Gates Foundation gives $700,000 to Vancouver philanthropic clearinghouse

By Scott Hewitt, Columbian Arts & Features Reporter



What’s the best way to interrupt the cycle of poverty and ensure that needy children get a chance to get ahead?

The Community Foundation for Southwest Washington will try to find out. Armed with a new four-year, $700,000 grant from the Bill & Melinda Gates Foundation, the homegrown philanthropic clearinghouse will consult nonprofit leaders, other local experts and the public to study the issue. Then it will regrant the money it received from Gates.

“We want to demonstrate that you can use charitable dollars in a specific area to disrupt the pattern of intergenerational poverty,” said Community Foundation Executive Director Richard Melching. “How do you best break the cycle so children growing up in poverty don’t stay in poverty?”

Early childhood education, job training and affordable housing are likely areas of exploration, Melching said, but the Community Foundation will probably choose one beneficiary in the end rather

than spreading the money around. Seven hundred thousand dollars seems like a lot until you divide it by four years; further dividing it among different agencies would almost certainly dilute its effectiveness, he said.

“We’ve already spoken with some nonprofit providers but the process needs to be broader than that,” he said. “We need to engage more people. This is just a starting point.” Specific plans for a process will be announced within the next couple of months, he said.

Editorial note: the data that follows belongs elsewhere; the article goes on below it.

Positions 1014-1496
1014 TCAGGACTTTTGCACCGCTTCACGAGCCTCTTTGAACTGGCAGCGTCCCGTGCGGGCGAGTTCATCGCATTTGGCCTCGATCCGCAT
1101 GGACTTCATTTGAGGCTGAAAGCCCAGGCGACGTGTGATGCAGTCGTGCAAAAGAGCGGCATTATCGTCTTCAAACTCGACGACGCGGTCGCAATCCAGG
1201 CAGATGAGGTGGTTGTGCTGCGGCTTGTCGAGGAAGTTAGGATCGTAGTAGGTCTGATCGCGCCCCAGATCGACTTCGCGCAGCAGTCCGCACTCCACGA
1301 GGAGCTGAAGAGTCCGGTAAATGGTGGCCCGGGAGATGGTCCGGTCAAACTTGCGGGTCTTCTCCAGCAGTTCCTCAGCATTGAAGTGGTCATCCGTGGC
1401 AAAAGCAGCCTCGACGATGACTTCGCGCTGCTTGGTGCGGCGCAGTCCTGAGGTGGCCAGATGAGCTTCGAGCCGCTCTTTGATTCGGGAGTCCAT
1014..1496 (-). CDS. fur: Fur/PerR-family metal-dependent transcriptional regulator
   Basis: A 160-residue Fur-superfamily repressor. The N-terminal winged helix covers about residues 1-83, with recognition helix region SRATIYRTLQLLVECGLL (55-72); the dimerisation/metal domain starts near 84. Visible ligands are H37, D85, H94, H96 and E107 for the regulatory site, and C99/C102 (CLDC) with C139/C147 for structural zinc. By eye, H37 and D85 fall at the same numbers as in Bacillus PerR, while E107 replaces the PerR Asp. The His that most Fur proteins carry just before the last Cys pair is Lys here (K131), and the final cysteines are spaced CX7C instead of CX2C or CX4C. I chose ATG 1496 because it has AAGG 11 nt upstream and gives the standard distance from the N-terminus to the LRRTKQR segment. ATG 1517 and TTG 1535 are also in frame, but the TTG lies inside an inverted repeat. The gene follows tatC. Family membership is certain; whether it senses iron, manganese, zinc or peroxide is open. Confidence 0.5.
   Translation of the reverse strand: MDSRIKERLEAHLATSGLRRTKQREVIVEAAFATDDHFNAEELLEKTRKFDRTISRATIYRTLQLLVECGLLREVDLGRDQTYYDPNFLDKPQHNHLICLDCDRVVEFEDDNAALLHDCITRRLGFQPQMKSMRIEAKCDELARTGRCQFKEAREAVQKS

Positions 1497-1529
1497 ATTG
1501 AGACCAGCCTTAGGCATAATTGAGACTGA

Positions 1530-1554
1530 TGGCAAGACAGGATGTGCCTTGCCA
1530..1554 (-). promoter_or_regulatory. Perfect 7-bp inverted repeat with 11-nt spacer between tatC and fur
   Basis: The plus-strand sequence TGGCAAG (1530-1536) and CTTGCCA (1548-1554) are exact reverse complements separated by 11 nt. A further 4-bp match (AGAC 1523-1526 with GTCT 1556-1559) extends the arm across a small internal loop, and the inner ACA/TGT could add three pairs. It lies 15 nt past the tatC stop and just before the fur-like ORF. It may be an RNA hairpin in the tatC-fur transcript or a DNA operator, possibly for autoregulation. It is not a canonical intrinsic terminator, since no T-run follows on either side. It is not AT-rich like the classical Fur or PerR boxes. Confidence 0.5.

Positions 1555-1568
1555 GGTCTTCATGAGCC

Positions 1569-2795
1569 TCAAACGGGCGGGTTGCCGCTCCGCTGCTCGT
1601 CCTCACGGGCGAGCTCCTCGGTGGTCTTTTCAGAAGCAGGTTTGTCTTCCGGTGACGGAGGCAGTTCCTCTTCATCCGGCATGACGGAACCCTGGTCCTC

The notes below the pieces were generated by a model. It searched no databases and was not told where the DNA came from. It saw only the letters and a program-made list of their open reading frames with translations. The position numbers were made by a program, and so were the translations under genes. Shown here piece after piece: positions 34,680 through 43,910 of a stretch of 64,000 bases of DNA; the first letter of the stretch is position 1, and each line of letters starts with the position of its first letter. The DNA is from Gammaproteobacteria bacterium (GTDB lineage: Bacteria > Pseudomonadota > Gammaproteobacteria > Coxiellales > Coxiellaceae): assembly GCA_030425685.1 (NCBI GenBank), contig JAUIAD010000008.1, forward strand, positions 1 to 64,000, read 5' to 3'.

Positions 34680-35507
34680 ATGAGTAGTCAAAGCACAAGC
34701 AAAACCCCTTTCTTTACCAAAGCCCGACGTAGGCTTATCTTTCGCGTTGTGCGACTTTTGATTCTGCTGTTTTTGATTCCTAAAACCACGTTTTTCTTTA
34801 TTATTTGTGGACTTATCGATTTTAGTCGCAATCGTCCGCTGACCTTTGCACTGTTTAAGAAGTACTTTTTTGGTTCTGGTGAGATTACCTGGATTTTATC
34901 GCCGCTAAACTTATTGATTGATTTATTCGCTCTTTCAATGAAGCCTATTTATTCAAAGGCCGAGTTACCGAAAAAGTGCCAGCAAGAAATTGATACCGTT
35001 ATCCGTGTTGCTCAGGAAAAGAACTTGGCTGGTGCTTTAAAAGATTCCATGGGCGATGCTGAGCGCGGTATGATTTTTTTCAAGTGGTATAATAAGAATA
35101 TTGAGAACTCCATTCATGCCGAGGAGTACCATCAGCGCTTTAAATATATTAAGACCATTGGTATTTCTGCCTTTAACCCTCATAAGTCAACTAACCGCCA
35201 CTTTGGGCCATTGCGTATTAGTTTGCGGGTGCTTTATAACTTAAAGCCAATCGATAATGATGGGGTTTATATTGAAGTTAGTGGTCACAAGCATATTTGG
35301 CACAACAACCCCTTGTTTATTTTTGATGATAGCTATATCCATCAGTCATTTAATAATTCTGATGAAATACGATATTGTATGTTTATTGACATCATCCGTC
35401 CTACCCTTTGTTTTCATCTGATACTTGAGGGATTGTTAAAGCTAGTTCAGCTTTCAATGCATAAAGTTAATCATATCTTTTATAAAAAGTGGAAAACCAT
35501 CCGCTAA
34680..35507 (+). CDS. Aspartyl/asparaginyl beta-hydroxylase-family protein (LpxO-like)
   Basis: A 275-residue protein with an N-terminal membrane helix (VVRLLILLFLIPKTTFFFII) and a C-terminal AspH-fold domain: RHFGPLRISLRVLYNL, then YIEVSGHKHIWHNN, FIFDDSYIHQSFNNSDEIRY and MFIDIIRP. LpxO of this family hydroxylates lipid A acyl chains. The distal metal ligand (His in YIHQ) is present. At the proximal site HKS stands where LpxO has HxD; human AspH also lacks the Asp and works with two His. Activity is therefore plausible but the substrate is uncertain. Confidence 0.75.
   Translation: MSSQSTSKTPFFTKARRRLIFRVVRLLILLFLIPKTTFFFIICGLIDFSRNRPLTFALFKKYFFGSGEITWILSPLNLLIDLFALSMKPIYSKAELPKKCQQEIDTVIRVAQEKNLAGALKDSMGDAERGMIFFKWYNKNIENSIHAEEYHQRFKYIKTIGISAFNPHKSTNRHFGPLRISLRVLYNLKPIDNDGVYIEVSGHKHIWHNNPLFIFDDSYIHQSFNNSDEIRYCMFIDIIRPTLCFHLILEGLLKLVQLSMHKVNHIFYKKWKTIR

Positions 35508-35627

The Community Foundation operates as a clearinghouse, amassing, managing, investing and distributing money to a wide variety of community causes. It is one of nine philanthropic partners in the Pacific Northwest that will regrant a total of $5 million from Gates, based in Seattle.

David Bley, director of the Pacific Northwest program for the Gates Foundation, said philanthropic agencies such as the Community Foundation are the experts about the mix of needs and nonprofits in their own communities. “Local partners are best positioned to know the needs in their communities and to sustain their work through local support,” he said.

Both Gates and the Community Foundation “are trying to strengthen the philanthropic sector,” Melching said. “When you get down to it, you have to be focused and disciplined and your progress has to be measurable. We want to be able to go back and demonstrate real progress.”

To learn more, visit The Community Foundation.

Don't Do Stupid Stuff Mugs